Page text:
I then cleaned up and closed the controller making sure I didn’t bend any of the internal wires.

Tested it by playing some minecraft.


Up Arrow = W Left Arrow = A Down Arrow = S Right Arrow = D

Select = F Start = G



Marshmallow on the Raspberry Pi

Marshmallow Entertainment System

Back when I was a kid, I decided I wanted to make my own game console. Granted I also wanted to be an astronaut and the first man on Mars, but I had to draw the line somewhere.

[Marshmallow Game Engine][marshmallow_h] started as a way for me to keep my cross-platform game engine chops up during my spare time (not that I have that much spare time mind you). But with the advent of both powerful and affordable hardware like the [Raspberry Pi][rpi], I started looking into creating my own game console again, and I have to admit, I’m very excited.

Continue reading

Raspberry Pi - Power Button Assembly (Front)

Marshmallow Raspberry Pi Power Button – PCB [PROTOTYPE]

First demo PCB board, single-side with 3 jumpers. It’s freshly exposed and ready for drilling. I used a copper board I had laying around, it was a bit scuffed so excuse the pockmarks.

I’ll expose the double-sided version later this week, after I hit the electronics store.

The rpi-pwrbtn repository on GitHub includes the double sided board schem and the MCU code:



I admit, this is gonna be an awesome weekend!

To your left, you will see my Adafruit Pi Box, my second Pi is wearing it already.

In the middle, you will see a brand spanking new solid state drive (box), it’s already installed and waiting for Gentoo to drop.

To your right, my replacement AVR ISP markII programmer, the original died after somebody accidentally stepped on it (** cough **), I use it to program ATMEGAs (I may later on publish a Gentoo + AVR How-To, if anybody is interested that is).

Finally let’s not forget the dasKeyboard Model S Ultimate hosting the party, it’s just what I was looking for in a keyboard; It’s loud, clicky and squeaky.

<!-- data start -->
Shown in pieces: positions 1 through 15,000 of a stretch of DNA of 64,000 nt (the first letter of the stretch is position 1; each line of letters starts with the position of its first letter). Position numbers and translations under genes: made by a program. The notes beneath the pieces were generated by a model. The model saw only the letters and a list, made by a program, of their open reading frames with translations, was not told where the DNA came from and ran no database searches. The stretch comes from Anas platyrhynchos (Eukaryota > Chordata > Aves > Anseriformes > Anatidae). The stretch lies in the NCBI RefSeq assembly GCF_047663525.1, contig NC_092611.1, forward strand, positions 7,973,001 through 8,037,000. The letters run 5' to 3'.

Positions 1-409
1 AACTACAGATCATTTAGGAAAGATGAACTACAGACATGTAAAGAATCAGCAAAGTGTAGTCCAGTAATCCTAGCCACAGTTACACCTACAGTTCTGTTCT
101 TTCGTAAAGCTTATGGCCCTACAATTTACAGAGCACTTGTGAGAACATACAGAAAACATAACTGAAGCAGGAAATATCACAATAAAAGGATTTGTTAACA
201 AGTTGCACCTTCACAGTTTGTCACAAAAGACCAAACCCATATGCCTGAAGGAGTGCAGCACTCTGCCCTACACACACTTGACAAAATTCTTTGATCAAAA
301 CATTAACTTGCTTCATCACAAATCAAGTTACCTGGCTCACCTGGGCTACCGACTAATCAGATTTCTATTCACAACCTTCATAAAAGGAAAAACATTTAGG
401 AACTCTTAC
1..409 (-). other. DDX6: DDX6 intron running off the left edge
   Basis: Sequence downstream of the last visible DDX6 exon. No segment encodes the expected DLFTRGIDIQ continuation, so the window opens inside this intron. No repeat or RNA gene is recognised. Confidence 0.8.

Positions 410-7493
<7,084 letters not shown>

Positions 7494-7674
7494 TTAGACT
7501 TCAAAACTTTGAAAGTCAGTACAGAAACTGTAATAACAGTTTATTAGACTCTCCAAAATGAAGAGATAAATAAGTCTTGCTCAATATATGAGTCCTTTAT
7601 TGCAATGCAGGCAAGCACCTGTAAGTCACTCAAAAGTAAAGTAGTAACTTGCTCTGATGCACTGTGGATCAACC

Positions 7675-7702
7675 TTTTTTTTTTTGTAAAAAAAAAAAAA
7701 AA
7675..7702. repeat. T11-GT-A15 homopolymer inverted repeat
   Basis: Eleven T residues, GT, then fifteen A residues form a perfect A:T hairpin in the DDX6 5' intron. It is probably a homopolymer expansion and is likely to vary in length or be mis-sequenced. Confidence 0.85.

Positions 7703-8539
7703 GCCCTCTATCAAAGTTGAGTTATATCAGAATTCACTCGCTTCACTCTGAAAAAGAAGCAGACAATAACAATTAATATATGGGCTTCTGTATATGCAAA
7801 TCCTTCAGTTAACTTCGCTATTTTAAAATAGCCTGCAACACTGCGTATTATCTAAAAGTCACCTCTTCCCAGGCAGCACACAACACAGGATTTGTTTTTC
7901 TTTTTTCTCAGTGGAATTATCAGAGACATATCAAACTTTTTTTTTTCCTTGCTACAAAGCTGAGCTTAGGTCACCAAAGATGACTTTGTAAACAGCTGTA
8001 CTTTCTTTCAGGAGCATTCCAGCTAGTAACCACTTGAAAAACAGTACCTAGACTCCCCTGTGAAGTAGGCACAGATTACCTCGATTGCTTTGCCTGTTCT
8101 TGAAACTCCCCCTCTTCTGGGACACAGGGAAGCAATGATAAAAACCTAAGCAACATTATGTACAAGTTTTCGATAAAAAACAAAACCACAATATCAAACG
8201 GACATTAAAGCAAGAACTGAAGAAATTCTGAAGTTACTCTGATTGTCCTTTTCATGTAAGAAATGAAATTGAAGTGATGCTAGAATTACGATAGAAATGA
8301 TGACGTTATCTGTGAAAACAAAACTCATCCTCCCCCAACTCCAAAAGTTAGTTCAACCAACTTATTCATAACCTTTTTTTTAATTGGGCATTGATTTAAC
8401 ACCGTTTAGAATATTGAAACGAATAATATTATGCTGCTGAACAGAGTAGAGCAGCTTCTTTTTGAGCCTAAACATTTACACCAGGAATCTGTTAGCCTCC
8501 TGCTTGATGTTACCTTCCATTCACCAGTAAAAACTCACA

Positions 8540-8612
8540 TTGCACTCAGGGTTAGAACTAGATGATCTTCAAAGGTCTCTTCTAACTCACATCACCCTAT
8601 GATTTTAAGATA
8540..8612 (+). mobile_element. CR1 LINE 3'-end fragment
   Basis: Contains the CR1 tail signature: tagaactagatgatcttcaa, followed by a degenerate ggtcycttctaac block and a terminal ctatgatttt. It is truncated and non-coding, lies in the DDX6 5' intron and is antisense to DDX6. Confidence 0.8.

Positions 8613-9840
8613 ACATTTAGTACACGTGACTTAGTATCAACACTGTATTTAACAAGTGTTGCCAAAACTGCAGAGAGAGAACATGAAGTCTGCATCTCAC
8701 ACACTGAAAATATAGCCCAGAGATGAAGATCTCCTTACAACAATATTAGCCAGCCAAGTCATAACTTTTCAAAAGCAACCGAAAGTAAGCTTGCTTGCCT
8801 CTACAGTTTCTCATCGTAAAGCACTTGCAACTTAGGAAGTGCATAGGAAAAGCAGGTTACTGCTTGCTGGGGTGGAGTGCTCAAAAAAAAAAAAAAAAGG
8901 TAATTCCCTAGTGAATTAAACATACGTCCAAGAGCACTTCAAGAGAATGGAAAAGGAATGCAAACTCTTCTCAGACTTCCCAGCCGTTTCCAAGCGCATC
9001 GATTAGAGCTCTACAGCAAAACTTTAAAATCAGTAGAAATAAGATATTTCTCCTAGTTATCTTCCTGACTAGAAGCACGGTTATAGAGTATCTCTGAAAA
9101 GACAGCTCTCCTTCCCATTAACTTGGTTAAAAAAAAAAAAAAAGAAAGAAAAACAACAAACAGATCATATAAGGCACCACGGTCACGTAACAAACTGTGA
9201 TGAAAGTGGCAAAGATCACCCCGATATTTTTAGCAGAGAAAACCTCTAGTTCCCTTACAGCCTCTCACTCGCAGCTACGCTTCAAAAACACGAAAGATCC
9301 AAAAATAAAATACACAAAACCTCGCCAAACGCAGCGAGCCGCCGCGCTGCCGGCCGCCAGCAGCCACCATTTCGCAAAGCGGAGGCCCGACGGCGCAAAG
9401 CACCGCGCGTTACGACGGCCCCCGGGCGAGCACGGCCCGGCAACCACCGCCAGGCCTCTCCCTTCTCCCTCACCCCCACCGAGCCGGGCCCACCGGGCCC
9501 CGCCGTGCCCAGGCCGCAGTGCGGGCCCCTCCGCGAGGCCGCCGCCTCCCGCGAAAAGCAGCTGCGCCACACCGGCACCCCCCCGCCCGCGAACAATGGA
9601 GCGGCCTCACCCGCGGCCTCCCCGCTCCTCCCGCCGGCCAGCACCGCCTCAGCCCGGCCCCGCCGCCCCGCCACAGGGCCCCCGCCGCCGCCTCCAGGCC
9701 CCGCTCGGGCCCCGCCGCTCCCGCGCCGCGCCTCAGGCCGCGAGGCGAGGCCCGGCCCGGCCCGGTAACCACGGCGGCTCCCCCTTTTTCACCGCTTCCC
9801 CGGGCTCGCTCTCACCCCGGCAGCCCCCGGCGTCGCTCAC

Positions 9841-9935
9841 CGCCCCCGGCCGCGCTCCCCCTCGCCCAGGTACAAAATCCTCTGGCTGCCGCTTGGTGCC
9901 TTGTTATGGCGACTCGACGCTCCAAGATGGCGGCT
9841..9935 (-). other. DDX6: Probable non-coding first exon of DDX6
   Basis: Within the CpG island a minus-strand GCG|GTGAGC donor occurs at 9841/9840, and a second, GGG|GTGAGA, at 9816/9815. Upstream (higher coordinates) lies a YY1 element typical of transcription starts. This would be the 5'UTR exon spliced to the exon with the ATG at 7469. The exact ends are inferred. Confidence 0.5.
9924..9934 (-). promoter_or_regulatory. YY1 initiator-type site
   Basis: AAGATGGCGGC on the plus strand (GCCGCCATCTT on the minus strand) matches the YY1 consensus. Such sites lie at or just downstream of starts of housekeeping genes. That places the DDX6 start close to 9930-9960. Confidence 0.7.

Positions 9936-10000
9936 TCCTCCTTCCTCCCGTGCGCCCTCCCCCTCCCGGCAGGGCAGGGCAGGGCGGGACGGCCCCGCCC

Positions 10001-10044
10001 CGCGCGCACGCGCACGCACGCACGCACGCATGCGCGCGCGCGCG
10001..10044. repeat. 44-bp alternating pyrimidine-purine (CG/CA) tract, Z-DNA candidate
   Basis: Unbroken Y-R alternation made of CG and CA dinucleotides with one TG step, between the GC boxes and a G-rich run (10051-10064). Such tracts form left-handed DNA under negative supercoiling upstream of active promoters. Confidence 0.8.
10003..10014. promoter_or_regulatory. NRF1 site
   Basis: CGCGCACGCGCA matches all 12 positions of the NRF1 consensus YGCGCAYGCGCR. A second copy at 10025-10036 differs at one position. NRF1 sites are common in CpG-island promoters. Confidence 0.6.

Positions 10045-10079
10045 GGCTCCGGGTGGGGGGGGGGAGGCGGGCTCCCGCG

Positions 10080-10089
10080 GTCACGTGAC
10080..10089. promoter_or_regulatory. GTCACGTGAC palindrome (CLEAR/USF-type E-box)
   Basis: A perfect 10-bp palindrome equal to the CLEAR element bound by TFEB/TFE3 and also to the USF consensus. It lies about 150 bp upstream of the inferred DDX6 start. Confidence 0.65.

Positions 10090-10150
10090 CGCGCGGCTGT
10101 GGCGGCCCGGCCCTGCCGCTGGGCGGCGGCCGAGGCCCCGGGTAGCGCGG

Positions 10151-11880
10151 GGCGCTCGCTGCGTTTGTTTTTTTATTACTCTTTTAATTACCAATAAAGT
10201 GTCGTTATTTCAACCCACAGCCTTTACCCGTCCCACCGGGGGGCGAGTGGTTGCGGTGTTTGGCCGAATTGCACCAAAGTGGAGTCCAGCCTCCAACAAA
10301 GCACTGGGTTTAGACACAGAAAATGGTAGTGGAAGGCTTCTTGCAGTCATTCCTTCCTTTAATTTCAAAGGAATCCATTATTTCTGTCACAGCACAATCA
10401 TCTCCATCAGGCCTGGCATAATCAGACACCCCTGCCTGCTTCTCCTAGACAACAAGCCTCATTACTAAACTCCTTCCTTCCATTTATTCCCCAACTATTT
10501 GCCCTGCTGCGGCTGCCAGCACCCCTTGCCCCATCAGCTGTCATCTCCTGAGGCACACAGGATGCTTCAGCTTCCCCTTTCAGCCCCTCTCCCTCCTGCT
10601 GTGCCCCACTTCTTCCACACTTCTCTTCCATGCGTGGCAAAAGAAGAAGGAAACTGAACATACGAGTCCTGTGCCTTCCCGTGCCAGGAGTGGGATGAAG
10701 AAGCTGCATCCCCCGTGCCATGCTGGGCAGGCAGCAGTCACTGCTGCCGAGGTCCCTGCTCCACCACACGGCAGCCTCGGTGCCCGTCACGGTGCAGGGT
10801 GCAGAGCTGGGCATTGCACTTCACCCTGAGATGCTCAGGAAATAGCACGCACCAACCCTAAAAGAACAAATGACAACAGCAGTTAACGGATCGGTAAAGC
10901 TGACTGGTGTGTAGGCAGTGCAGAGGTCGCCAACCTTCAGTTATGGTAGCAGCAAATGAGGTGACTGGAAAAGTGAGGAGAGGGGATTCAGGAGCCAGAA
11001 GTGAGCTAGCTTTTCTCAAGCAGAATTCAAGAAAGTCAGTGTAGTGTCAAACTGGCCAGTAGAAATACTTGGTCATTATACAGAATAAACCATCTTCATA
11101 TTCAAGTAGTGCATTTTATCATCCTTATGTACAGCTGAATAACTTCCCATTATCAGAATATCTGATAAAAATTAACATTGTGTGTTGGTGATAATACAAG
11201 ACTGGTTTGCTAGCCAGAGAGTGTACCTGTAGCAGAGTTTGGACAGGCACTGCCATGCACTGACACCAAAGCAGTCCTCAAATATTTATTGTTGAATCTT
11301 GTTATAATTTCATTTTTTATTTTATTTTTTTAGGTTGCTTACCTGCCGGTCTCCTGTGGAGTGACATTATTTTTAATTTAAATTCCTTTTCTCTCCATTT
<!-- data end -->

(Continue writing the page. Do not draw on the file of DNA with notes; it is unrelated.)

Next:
I’ll write up some reviews on these items after I play with them for a week or so, stay tuned!

But wait! That’s not all!

I did get one more thing, but it’s Marshmallow Game Engine specific.


It’s a Wii Classic Controller USB Adapter, so far it works great with marshmallow_h, the Wii Classic Controller Pro is an awesome controller, this just makes it that more worth getting one (or two, since it can handle two controllers at the same time, Double Dragon anyone?).


Marshmallow PandaBoard

As tasty as it might sound, it seems to not be a nutritious partnership, at least not yet.

Performance ranges from 60 fps to 40 fps at times, I’m fairly sure I can tweak it to work faster since the PandaBoard has far more processing power than the Raspberry Pi, but I’m just not sure about it’s GLES2 implementation.

I’m using PowerVR SGX OMAP4 with the X11-EGL driver, maybe the extra layer is slowing it down, I’m not sure. I tried running marshmallow as a fullscreen window and as the window manager itself, but performance didn’t improve much.

On the bright side, input hot-plug works like a charm, native builds are fast and it has a considerably shorter boot time compared to the Raspberry Pi.

Incredibly handsome engineer, gamedev and trekkie.